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Just The Sports: Still Overrated

Just The Sports

Monday, April 17, 2006

Still Overrated

On the day when Rudy Gay declares for the draft, I feel it is my duty to warn any unsuspecting NBA GM about the player he may foolishly be thinking of drafting. In a previous post, I addressed Rudy Gay's shooting efficiency, or inefficiency, depending on if you like Gay as a player or not. However, after re-reading the post, I was left feeling dissatisfied with the way in which I presented the information. Therefore, I am going to present the information again, but instead of merely giving you a number and sending you on your merry way, I am going to compare Gay's shooting efficiency with three players who have a reputation for taking a lot of shots during the course of a game: JJ Redick, Adam Morrison, and Kobe Bryant*.

JJ Redick's Shooting Efficiency: 1.50 points per shot
Rudy Gay's Shooting Efficiency: 1.24 points per shot

JJ Redick was basically the Duke offense this past college basketball season, averaging 26.8 ppg, 8 more points than Shelden Williams. How well he shot went a long way into determining whether or not Duke was going to win the game. What this meant was that every team Redick faced came up with a game plan to stop him and to force him to take bad shots. Despite that, though, Redick still proved to be a very efficient shooter. What is also amazing is how he proved to be so efficient even though he took the large majority of his team's shots. Redick averaged 17.9 shots per game, 6.5 more shots than the second leading shooter on the team. He was, in every sense of the word, the team's first offensive option.

Compare that to Rudy Gay who was never required to be the main offensive threat for a UConn team who shared the points among its players. In theory, this should have let Gay pick and choose his shots without having to force up bad ones. Thus, his shooting efficiency should have risen greatly, especially considering he took many more 2-point field goals than 3-point field goals. It did not.

Instead, Gay found a way to have an average shooting efficiency. He only scored 2.4 points per game more than UConn's second leading scorer, Rashad Anderson. In addition, he only took 1.9 shots per game more than Rashad Anderson, which again supports the fact that Gay was in no way the first option for the UConn offense. So why did he still manage to fumble away his scoring opportunities? Perhaps it speaks to his infuriating inconsistency, which I do not see him overcoming any time soon.

Adam Morrison's Shooting Efficiency: 1.50 points per shot
Rudy Gay's Shooting Efficiency: 1.24 points per shot

This particular comparison is no more favorable to Rudy Gay than the last one. Like JJ Redick, Adam Morrison was the number one offensive weapon for the Gonzaga Bulldogs. If anything, Morrison may have been more of his team's first option than Redick was for Duke. Morrison averaged 28.1 ppg, 8.8 more than Gonzaga's leading scorer. He also managed to take even more difficult shots than Redick. Morrison shot when he was double-teamed, when he was triple-teamed, and when he was off-balance. Sometimes he seemed as if he was deliberately not choosing to pass to his teammates. Couple that with the fact he took 8.7 more shots per game than the next Gonzaga player and it is no wonder Morrison got a bit of a reputation for being a ball hog. Still, he managed to be a more efficient shooter than Rudy Gay.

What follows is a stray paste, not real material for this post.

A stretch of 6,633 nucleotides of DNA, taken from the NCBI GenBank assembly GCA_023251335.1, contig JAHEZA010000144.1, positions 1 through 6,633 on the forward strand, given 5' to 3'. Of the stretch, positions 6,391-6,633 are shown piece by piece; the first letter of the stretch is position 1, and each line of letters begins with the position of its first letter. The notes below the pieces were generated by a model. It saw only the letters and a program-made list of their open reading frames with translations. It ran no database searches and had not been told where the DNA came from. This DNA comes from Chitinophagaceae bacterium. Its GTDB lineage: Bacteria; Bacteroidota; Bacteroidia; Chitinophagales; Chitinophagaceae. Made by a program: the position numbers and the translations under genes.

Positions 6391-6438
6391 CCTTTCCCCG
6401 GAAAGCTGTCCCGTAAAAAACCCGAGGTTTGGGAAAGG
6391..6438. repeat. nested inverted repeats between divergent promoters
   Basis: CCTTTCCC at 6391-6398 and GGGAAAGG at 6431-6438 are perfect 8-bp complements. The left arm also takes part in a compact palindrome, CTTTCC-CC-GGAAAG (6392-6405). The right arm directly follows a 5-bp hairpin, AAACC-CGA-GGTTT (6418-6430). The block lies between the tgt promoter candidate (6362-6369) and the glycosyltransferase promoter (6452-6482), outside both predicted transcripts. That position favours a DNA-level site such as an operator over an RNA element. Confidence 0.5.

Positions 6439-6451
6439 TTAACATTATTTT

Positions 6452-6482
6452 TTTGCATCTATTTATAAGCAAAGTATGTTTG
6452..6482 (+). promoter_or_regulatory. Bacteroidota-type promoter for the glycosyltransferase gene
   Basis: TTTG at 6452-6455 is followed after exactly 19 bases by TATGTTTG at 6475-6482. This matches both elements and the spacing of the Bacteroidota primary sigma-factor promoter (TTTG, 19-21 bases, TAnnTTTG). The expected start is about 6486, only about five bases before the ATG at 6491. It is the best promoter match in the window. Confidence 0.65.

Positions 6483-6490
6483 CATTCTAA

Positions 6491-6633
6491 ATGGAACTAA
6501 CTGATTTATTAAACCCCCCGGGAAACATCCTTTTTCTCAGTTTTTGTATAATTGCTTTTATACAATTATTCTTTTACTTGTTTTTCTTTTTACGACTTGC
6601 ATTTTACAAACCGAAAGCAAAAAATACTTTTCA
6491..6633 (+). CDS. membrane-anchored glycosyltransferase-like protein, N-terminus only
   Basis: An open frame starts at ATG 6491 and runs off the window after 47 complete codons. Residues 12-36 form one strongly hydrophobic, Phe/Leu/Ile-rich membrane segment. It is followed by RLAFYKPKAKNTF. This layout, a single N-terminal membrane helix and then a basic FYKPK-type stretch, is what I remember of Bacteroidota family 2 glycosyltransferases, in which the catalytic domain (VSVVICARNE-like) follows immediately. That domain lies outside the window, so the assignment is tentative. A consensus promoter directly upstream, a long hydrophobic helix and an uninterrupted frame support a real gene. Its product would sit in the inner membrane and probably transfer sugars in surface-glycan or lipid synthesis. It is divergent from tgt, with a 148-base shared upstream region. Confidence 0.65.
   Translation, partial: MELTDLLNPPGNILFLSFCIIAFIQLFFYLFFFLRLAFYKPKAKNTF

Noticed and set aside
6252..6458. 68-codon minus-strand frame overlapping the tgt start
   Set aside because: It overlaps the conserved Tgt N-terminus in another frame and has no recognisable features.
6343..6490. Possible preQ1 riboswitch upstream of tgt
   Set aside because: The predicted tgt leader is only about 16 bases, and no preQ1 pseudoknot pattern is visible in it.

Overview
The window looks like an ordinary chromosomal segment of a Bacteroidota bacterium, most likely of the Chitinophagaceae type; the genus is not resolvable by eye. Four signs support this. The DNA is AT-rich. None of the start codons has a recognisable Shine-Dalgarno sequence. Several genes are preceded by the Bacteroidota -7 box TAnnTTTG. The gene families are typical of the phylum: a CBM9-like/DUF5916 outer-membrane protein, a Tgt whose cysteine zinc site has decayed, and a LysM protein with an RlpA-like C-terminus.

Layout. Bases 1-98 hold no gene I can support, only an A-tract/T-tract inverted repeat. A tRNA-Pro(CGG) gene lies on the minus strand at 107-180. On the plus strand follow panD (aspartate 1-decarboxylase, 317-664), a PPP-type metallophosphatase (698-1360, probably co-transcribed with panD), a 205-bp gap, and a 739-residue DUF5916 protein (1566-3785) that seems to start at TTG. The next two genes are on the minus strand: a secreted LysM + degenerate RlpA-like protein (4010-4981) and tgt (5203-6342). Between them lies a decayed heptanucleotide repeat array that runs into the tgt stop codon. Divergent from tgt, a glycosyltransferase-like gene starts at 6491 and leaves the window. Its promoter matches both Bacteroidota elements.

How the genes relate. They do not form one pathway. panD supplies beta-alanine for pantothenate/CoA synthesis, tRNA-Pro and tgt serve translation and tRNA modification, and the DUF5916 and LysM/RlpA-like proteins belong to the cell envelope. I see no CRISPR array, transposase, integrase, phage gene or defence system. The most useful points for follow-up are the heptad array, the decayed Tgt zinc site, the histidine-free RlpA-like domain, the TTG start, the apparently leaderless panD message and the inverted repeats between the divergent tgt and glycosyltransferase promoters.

What makes this comparison a little more accurate than the one with Redick is the fact both Morrison and Gay play the small forward position. And if this shooting efficiency is any indication, Morrison was a lot better at playing the position than Gay was.

Kobe Bryant's Shooting Efficiency: 1.30 points per shot
Rudy Gay's Shooting Efficiency: 1.24 points per shot

On the surface, there does not seem to be much difference between Kobe Bryant's shooting efficiency and Rudy Gay's. Once one looks beneath the surface, it becomes apparent just how amazing it that Kobe even manages to score that many points per shot, thereby making Gay's already low shooting efficiency seem even worse. Throughout the season, nothing is more obvious than that Kobe Bryant is hellbent on making his name synoymous with ball hog and black hole. He averages a preposterous 15.6 more shots per game than his next teammate. That is 15.6 more opportunities to miss a contested jumper or an ill-timed 3-point attempt. 15.6 more opportunities to decrease his shooting efficiency. But he is still shooting better than Rudy Gay who is made to force nothing.

Kobe's saving grace, though, is the frequency with which he goes to the free throw line, averaging 10.3 free throw attempts per game. He also makes his free throws at an 84.5% rate. What should concern NBA GM's is Gay only manages 4.2 free throw attempts per game. This is probably a reflection of the low number of shots Gay takes, in comparison. It could also speak to Gay's inability to take over a game and his propensity to drift through long stretches of his games.

I only hope that whoever does draft Rudy Gay does not expect him to be a star at the NBA level, especially since he was not one at the college basketball level. I predict Gay will be a role player in the NBA. Nothing more.

*Stats courtesy of


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